BUSINESS

Isle of Man sees steady growth in 2010, will Black Friday affect 2011?

TAGs: Isle of Man

Isle of Man flagOn planet Earth, men are usually the ones who are known to be the most arrogant. This goes to explain why those in the Isle named after the bearded kind are championing their gambling industry. Isle of Man Today reports that a survey on the island estimates that the sector grew by 24% in 2010. Those surveyed added that it would grow by another 8% this year.

The news comes in the wake of the Black Friday indictments that have rocked parts of the iGaming industry to their very core. One of those indicted, PokerStars, employs 250 staff on the island. Isle of Man Gambling Supervision Commission has already vowed to investigate.

Manx eGaming Association’s (MeGA) annual survey was completed alongside a survey of the e-business sector conducted by PKF on behalf of the Department of Economic Development. Financial Data obtained was compared to that from previous years in order to find out certain figures.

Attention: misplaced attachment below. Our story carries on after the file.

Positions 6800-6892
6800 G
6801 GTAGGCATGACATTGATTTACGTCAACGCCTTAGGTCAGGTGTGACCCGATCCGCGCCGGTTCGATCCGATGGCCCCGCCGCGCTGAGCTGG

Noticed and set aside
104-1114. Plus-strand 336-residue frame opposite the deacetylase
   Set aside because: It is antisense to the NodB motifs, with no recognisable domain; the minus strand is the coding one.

The “tax take” that includes income tax, national insurance and gaming duties fose by 36% in 2010 to £15.2m.

John Webster, chairman of MeGA, said: ‘”These survey results show another robust performance by the e-gaming sector on the Isle of Man. Tax revenues are generated for the Treasury, job opportunities are being created and the industry’s demand for top-class software, telecommunications and other support services has significantly improved the quality of the island’s business environment; the e-gaming sector has thus acted as a catalyst for companies with similar exacting requirements to consider locating on the Isle of Man.”

So could it be too soon for the island to declare that next year will see more growth? The projection of 8% for 2011 is probably realistic enough seeing as PokerStars employs a sizeable chunk of the 645 that work in the gaming industry. Should PokerStars continue to lose out, then those on the island may have to rethink their predictions. The mature stage that the market has now reached means the PokerStars case won’t be that damaging. Were the market on the island not so mature it could be a lot different.

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